The biggest mistake companies and individuals make when thinking about cybersecurity is that nothing disastrous will ever happen to them, says Dale Dresch, IT audit manager for Maloney + Novotny, a business advisory and certified public accounting firm.
“People say, ‘I’m not big enough. No one is interested in me.’ But it doesn’t matter if you are a multimillion-dollar company or a small city municipality or a school district,” says Dresch. “People are getting hit with ransomware. It goes in cycles. For a long time, ransomware was a big thing, and then it tampered off because we got better at patching and other solutions. But it’s back with a vengeance.”
The payment to have your data unlocked by the cyber thieves who stole it is now about $35,000 per incident, according to Dresch. There is only a 50 percent chance you will get the information back even after you pay, and if you don’t fix the hole the cyber thieves will be back in six months. Nine out of 10 times ransomware bullies are never caught — basically because the cost to track them down in foreign countries that don’t cooperate with extradition or investigations is too prohibitive.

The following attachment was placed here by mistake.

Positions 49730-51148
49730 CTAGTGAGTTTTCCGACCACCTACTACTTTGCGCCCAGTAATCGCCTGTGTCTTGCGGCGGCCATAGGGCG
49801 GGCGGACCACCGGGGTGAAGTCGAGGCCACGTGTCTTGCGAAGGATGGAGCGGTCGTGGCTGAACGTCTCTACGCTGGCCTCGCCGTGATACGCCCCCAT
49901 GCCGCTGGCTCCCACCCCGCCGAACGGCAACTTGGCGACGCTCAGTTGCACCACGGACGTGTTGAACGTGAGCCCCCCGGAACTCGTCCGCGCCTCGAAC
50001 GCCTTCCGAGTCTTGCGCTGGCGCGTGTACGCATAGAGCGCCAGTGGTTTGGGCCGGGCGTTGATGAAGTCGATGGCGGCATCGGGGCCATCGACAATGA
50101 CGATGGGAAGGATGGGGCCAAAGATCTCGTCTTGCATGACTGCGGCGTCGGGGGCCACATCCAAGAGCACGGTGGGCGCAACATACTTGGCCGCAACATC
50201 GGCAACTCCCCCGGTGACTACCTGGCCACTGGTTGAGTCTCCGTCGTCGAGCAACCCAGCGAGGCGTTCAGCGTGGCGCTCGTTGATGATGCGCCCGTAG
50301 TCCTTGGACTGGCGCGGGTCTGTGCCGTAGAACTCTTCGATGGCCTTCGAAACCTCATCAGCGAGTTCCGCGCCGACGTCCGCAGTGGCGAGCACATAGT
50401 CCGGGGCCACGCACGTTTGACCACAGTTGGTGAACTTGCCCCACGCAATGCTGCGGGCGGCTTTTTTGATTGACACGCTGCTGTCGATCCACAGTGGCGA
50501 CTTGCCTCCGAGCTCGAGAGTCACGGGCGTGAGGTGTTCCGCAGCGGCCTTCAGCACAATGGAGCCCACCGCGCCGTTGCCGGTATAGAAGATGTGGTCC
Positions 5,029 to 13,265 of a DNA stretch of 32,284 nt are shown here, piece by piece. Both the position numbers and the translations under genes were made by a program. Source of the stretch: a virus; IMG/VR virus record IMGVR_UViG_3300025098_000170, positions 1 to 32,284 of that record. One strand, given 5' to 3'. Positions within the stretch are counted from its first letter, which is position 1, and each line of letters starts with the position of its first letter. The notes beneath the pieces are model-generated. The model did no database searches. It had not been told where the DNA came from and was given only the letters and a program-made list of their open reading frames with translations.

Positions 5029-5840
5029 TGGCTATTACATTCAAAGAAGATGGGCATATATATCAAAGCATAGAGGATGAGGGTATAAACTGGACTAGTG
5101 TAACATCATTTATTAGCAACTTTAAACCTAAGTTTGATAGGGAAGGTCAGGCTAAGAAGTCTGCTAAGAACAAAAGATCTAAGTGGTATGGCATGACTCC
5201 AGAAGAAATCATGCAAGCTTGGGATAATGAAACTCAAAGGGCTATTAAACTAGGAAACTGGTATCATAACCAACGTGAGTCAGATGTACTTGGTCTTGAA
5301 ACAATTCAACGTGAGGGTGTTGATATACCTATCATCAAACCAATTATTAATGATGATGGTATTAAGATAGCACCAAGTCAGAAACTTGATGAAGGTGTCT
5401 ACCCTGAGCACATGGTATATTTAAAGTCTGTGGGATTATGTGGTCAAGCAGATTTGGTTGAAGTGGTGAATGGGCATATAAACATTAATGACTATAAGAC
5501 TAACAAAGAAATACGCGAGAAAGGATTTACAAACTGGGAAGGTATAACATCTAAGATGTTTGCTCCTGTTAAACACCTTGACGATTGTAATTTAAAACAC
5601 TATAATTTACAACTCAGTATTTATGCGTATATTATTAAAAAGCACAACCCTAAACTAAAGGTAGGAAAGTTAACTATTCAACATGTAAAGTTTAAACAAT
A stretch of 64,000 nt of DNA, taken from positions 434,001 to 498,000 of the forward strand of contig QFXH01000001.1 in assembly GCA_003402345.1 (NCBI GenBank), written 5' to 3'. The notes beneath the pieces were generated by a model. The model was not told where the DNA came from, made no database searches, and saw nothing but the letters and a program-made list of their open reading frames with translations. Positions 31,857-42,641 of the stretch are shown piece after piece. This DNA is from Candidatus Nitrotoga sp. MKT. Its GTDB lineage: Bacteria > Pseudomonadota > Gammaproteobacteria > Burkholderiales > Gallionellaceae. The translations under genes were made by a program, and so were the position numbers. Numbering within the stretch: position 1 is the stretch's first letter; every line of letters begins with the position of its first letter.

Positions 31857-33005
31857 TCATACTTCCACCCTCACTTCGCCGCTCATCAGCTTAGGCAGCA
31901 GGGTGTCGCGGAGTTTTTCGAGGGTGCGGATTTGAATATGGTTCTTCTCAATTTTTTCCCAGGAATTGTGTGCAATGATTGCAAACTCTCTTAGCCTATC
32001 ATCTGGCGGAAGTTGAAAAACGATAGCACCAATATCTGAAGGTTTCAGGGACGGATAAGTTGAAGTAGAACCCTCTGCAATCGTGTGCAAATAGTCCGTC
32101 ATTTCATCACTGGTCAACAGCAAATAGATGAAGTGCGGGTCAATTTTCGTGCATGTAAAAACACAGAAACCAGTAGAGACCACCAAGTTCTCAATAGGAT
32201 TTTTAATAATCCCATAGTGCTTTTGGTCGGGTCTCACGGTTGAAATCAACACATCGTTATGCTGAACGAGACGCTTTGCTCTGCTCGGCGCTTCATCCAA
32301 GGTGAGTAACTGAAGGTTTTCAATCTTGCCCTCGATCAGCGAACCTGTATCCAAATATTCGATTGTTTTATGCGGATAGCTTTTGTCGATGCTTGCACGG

“The only 100 percent guarantee that you will recover your data is if your backup works. Here, we follow the 3-2-1 system that includes three different backups, including one off-site,” says Dresch.
“All your employees must be trained to recognize phishing and anything out of the ordinary. You don’t want them to interpret a situation while it’s happening. You don’t want them to do something that will cause all your information to be blocked. One of our large clients was down for two weeks while it recovered its information because they decided not to pay ransom. They thought all employees had been trained. But that wasn’t the case,” says Dresch, who also recommends cybersecurity insurance in many instances.
“Ransom is often expected to be paid in Bitcoin. I don’t have a Bitcoin wallet, but an insurance company can usually handle that,” says Dresch.
Unlike in the movies, Dresch says most cyber thieves aren’t dressed in hoodies and huddled over a computer ready to jump over your firewall.
“If someone wants to get into your computer, they probably will. But you don’t have to just throw up your hands and say there is nothing you can do. There are things that can help.”